“A Ballad of New Scotland”


"Let's away to New Scotland, where Plenty sits queen O'er as happy a country as ever was seen." The abundant riches of Nova Scotia are praised, and the lack of duties and landlords is pointed out


Although fitted with an excellent melody (the magazine reports it to be "to the tune of 'King John and the Abbot of Canterbury'" -- the Derry Down tune), this song does not seem ever to have been found in tradition.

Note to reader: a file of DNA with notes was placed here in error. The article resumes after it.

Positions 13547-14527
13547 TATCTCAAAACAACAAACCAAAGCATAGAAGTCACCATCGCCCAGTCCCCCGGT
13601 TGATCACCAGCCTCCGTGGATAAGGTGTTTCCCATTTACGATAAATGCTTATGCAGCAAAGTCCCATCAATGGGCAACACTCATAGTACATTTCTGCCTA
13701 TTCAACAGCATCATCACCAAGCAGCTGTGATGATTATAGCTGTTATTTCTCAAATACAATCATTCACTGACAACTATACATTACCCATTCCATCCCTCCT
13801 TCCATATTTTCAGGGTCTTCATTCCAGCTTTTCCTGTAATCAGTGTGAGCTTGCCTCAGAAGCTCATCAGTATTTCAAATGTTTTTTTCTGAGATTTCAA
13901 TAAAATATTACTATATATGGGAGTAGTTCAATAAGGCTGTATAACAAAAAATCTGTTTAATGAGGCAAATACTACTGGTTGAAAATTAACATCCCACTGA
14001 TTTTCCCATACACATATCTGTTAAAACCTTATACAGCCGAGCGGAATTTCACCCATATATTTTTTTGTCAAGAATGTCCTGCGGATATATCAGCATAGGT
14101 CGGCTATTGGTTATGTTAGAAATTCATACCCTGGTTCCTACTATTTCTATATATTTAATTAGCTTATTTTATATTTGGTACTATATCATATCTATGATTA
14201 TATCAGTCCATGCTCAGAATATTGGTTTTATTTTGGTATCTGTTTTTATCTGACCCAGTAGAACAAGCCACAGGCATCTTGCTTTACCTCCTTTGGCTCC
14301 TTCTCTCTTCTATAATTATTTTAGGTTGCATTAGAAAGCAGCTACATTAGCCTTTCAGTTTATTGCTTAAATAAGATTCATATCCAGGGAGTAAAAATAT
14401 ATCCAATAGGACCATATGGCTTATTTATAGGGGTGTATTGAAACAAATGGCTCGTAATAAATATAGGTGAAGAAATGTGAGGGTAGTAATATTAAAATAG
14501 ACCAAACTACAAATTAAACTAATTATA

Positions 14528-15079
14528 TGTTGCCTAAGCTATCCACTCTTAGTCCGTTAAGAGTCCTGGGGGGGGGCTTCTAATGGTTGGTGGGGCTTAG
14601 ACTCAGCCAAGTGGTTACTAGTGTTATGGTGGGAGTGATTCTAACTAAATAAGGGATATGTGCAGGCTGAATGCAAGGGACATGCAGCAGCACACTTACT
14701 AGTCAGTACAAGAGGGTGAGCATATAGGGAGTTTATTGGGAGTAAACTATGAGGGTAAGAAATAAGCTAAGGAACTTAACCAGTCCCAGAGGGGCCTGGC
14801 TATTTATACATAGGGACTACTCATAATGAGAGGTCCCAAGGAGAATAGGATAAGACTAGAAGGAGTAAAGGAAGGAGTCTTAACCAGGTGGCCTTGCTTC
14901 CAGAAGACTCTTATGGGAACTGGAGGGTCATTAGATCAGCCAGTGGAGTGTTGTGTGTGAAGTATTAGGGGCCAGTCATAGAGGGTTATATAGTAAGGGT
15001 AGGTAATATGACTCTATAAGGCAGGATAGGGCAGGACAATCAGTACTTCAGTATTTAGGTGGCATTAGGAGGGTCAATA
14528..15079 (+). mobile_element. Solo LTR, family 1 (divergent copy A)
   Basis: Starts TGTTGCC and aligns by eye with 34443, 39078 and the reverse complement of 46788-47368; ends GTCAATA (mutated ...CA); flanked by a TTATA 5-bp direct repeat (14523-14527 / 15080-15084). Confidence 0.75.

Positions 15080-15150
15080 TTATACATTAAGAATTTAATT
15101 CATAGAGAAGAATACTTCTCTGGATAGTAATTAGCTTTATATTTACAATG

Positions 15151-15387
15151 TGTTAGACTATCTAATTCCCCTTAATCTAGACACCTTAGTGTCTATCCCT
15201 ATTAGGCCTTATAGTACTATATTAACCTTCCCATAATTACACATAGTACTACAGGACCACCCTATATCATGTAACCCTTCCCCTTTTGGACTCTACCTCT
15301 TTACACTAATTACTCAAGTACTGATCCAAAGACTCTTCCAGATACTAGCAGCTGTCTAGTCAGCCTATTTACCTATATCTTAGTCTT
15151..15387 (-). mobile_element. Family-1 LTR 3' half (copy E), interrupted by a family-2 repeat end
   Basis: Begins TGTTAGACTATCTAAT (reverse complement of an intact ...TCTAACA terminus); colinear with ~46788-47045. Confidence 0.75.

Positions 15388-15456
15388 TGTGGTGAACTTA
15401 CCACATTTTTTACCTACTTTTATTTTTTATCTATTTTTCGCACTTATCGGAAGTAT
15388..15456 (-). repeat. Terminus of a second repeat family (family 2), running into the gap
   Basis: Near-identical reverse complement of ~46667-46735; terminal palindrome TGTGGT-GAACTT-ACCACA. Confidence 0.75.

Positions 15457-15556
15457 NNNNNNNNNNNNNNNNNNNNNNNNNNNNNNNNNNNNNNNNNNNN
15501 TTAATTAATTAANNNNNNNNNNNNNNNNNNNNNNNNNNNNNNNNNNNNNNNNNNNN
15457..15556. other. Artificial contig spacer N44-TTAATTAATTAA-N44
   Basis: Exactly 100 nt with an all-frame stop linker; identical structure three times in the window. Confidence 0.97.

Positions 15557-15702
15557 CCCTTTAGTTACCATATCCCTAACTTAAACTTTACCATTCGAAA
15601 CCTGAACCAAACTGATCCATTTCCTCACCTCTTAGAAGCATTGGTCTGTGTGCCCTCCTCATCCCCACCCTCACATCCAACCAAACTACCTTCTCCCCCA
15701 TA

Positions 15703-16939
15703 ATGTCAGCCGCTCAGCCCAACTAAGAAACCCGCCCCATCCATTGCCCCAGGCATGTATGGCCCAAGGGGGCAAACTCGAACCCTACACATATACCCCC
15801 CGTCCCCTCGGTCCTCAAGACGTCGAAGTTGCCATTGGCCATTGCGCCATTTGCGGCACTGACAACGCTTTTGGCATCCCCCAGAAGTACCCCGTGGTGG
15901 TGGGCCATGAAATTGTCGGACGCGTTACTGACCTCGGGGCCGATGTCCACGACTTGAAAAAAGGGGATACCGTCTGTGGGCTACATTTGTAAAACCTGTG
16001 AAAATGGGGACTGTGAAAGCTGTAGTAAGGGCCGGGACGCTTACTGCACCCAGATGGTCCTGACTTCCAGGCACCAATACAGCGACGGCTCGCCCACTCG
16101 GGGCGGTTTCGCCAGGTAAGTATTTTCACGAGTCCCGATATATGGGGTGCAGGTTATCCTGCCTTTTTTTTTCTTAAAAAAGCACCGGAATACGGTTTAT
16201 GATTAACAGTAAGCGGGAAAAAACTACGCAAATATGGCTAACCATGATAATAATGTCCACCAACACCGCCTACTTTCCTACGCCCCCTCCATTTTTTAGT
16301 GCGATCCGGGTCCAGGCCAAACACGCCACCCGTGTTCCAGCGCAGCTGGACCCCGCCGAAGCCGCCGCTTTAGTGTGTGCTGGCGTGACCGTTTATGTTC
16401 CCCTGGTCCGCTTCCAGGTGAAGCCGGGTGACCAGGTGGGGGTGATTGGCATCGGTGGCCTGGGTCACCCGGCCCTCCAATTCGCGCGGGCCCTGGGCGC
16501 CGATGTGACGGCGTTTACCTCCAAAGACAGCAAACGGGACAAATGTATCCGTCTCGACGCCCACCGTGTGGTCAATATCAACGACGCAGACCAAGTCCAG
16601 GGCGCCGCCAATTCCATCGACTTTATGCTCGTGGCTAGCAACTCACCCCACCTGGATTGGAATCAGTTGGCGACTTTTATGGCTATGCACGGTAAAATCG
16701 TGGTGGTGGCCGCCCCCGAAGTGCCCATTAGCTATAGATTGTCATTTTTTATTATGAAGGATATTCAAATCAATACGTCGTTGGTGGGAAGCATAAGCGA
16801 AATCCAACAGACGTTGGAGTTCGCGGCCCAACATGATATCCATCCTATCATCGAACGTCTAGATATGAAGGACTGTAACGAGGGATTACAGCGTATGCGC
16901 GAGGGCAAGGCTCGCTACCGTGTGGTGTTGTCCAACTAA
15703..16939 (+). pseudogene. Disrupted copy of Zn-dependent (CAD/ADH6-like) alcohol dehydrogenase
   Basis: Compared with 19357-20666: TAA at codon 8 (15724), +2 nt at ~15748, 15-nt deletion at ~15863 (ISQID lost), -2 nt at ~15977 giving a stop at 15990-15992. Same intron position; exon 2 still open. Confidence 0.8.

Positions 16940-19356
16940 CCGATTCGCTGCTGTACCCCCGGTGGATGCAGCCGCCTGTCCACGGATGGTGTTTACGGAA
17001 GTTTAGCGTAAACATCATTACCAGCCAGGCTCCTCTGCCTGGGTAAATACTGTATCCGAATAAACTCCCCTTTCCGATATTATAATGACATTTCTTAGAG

According to Laura M. McDonald, _The Curse of the Narrows_, p. 4, Halifax was founded in 1749 by 2576 (Protestant) settlers. It was intended primarily as a fortress against the French. It was a hard place to settle -- a basin in the midst of relatively infertile hills, with trees growing all the way down to the water -- but with a fine, sheltered, ice-free harbour that made it a natural seaport. - RBW

Historical references

  • 1749 - First large group of English colonists embark for New Scotland. The town they built is Halifax, Nova Scotia


  1. Fowke/Mills/Blume, pp. 44-45, "A Ballad of New Scotland" (1 text, 1 tune)
  2. BI, FMB044


Author: unknown
Earliest date: 1750 ("The Gentleman" magazine)